Credit: Ahmad ShadeedChinese, Japanese, Korean and Mongolian can be written either horizontally from left-to-right, or vertically from top to bottom. The majority of websites in these languages are written horizontally, the same as with English.
Comparatively, vertical writing is more common on Japanese websites. Some sites use a mixture of both vertical and horizontal text.
baroku.co.jpWhen written vertically, Chinese, Japanese and Korean are written with the top-right as a starting point, whereas Mongolian reads from left to right. This is exactly why we have the writing-mode property in CSS, which includes the following values:
horizontal-tb: This is the default value, setting the the direction left-to-right for languages like English or French, and right-to-left languages like Arabic. The tb stands for “top-to-bottom.”vertical-rl: This changes the direction to right-to-left in a vertical orientation for languages like Chinese, Japanese and Korean.vertical-lr: This is used for vertical left-to-right languages, like Mongolian.CSS logical properties offer a way to write CSS that is contextual. When using logical properties, spacing and layout are dependent on both the writing-mode and direction (whether set by either CSS or HTML). It therefore becomes possible to reuse CSS styles across different languages. BBC News, for example, rebuild their website in over a dozen languages. That’s a better experience than leaving users to rely on autotranslate. It also means they can better cater specific content to different parts of the world. The visual styling though, remains much the same across regions.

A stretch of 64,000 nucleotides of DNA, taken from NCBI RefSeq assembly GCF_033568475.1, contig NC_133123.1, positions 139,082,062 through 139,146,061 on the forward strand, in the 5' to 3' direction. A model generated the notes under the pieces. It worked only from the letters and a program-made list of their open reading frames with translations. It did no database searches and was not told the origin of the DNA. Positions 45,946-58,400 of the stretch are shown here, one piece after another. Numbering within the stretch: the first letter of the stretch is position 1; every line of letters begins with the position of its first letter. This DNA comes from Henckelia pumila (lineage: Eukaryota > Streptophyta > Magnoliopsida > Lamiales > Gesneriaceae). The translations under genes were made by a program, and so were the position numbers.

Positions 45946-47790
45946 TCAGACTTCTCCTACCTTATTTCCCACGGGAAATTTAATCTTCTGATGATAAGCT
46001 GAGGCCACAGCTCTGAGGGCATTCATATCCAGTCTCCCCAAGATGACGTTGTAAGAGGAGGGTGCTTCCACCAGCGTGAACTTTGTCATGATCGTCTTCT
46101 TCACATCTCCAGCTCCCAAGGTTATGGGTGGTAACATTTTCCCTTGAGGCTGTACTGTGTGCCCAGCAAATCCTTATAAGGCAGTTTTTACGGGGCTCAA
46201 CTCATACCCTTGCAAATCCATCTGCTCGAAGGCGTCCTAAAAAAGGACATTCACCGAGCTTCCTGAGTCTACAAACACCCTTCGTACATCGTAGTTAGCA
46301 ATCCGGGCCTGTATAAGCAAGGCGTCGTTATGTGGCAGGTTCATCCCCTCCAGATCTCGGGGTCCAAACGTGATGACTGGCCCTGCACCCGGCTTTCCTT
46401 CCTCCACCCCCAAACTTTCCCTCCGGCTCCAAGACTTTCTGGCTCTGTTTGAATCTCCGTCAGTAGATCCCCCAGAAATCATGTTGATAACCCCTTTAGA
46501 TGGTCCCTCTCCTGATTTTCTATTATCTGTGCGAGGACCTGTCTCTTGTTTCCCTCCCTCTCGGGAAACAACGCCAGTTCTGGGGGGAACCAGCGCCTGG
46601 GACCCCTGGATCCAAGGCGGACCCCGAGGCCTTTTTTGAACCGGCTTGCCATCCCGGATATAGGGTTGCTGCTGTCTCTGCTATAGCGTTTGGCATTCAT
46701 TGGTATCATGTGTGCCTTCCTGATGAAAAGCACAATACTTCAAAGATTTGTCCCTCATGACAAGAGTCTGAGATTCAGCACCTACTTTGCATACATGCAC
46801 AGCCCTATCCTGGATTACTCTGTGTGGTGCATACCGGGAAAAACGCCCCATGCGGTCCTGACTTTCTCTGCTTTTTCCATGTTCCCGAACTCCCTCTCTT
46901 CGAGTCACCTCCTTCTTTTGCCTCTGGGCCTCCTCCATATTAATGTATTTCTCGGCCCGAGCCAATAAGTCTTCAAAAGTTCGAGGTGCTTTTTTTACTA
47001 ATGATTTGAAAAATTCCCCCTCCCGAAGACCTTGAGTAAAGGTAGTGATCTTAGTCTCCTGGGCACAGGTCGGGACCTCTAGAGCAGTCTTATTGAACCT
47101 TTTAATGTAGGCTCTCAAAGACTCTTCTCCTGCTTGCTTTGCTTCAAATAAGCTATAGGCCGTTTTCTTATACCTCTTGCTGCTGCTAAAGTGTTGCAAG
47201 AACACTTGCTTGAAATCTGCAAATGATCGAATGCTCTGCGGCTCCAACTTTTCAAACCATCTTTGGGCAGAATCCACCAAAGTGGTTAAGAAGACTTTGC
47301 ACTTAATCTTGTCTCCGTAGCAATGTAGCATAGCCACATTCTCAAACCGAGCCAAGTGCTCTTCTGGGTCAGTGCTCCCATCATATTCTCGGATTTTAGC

bbc.com/arabicLet’s look at the example below to see the shortcomings of physical properties. Using the physical margin-left property (shown in red), everything looks good in English. If you were to reuse the CSS but change the writing mode to rtl (shown at the bottom) there’s no space between the text and the icon and there’s excess white space on the left of the text. We can avoid this by using a logical property instead.